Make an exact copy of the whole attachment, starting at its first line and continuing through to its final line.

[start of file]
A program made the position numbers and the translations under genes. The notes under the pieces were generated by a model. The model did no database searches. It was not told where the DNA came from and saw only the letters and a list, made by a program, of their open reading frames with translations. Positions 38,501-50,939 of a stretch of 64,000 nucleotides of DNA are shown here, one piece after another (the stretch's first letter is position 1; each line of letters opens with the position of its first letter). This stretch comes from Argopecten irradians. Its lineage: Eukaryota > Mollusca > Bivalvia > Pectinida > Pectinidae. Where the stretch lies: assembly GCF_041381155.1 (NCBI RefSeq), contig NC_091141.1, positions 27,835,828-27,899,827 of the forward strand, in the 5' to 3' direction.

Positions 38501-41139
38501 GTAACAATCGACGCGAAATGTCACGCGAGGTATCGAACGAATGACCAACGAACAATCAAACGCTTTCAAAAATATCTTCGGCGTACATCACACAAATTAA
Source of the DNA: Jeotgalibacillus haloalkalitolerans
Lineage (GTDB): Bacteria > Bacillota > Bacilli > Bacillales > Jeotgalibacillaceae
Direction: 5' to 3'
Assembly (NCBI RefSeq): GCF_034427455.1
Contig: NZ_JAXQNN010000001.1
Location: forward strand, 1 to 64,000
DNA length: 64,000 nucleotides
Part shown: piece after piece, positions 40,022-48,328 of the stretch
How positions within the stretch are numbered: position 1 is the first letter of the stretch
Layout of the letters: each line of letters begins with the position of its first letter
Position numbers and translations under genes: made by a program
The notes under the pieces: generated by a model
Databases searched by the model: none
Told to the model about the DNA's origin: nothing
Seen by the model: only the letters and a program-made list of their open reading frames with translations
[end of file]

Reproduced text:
A program made the position numbers and the translations under genes. The notes under the pieces were generated by a model. The model did no database searches. It was not told where the DNA came from and saw only the letters and a list, made by a program, of their open reading frames with translations. Positions 38,501-50,939 of a stretch of 64,000 nucleotides of DNA are shown here, one piece after another (the stretch's first letter is position 1; each line of letters opens with the position of its first letter). This stretch comes from Argopecten irradians. Its lineage: Eukaryota > Mollusca > Bivalvia > Pectinida > Pectinidae. Where the stretch lies: assembly GCF_041381155.1 (NCBI RefSeq), contig NC_091141.1, positions 27,835,828-27,899,827 of the forward strand, in the 5' to 3' direction.

Positions 38501-41139
38501 GTAACAATCGACGCGAAATGTCACGCGAGGTATCGAACGAATGACCAACGAACAATCAAACGCTTTCAAAAATATCTTCGGCGTACATCACACAAATTAA
Source of the DNA: Jeotgalibacillus haloalkalitolerans
Lineage (GTDB): Bacteria > Bacillota > Bacilli > Bacillales > Jeotgalibacillaceae
Direction: 5' to 3'
Assembly (NCBI RefSeq): GCF_034427455.1
Contig: NZ_JAXQNN010000001.1
Location: forward strand, 1 to 64,000
DNA length: 64,000 nucleotides
Part shown: piece after piece, positions 40,022-48,328 of the stretch
How positions within the stretch are numbered: position 1 is the first letter of the stretch
Layout of the letters: each line of letters begins with the position of its first letter
Position numbers and translations under genes: made by a program
The notes under the pieces: generated by a model
Databases searched by the model: none
Told to the model about the DNA's origin: nothing
Seen by the model: only the letters and a program-made list of their open reading frames with translations